Andrew Northrup is concerned with the distorted reality that mass media is constructing in our heads, specifcally by the notion that the western public is more and more appalled even by small numbers of wartime casualties, citing an article by Greg Easterbrook who seems to hold this opinion –
“[a]s we weep for the Iraqi dead – whoever slew them, they did not deserve their fates–we should reflect that the recent trend both of general war, as in Iraq, and of ‘armed conflict,’ as in other places, is for fewer people to die, while the threshold of what constitutes an atrocity is steadily lowered. Both are good signs for the human prospect.”
Northrup, on the other hand holds that
“… media coverage, and world opinion, has basically nothing to do with actual magnitudes, and basically everything to do with scoring political points. … Is a single Palestinian or Israeli death global news because a precious, precious life was lost, and life is the most precious, precious thing there is? Or because it lets someone say “I told you so”?”
He certainly makes a good point by citing an Economist article about another – far bloodier – war that is being waged these days without global attention – in Africa, Congo, to be precise, a forgotten country on a forgotten continent –
“… if the Economist’s figures are to be believed, the death toll of the past half-decade in Congo is about the same as the entire population of the occupied territories, or Israel, or Baghdad. Put another way, it’s 3 orders of magnitude greater than Intifada 2, probably 4 powers of ten greater than GW2 (so far…), and has received 3 or 4 orders of magnitude less press coverage than either one. The explanation for this is politics, not the greater caring and sensitivity of 21st century man.”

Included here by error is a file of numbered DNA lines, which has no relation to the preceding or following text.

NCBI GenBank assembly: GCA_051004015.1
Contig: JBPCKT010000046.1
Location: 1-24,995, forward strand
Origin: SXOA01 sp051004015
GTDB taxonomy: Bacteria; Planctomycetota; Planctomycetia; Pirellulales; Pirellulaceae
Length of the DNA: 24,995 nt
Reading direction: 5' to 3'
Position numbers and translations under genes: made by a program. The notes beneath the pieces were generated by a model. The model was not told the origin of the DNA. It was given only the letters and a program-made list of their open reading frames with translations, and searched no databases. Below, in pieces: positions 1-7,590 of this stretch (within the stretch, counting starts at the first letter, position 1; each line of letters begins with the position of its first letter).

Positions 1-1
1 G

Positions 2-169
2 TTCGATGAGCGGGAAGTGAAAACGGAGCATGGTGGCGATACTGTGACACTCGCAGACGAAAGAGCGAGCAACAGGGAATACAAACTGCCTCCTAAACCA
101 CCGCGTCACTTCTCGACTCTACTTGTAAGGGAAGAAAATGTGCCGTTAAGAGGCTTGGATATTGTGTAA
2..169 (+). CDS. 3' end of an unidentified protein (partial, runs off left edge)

I agree that domestic and international political/ economic salience is clearly an important variable to explain media attention – but I think that casualty numbers do have some importance, albeit not quite in the way that Mr Easterbrook alleges.
I doubt human beings have become any more emphatic in recent years than they have been before. But low casualty numbers allow a stronger expressions of empathy than higher numbers – mostly because of psychological “bandwidth restrictions”. We might be able to grasp the suffering of a few people, but not that of millions. Factor that into the media’s programming decisions and there is an additional explanation for overproportional coverage of “small scale” atrocities.
Maybe Andrew Northrup forgot about a point once made by Joseph Stalin: while the Soviet dictator was undisputably wrong in pretty much everything he ever said or did – after all, depending on whom you ask he will be a close runner up to Hitler or even top the Austro-German monster on the list of the most evil men of the 20st century – he seems to have had a certain grasp of mass media constructed reality and human psychology when he once stated that –
“A single death is a tragedy, a million deaths is a statistic.”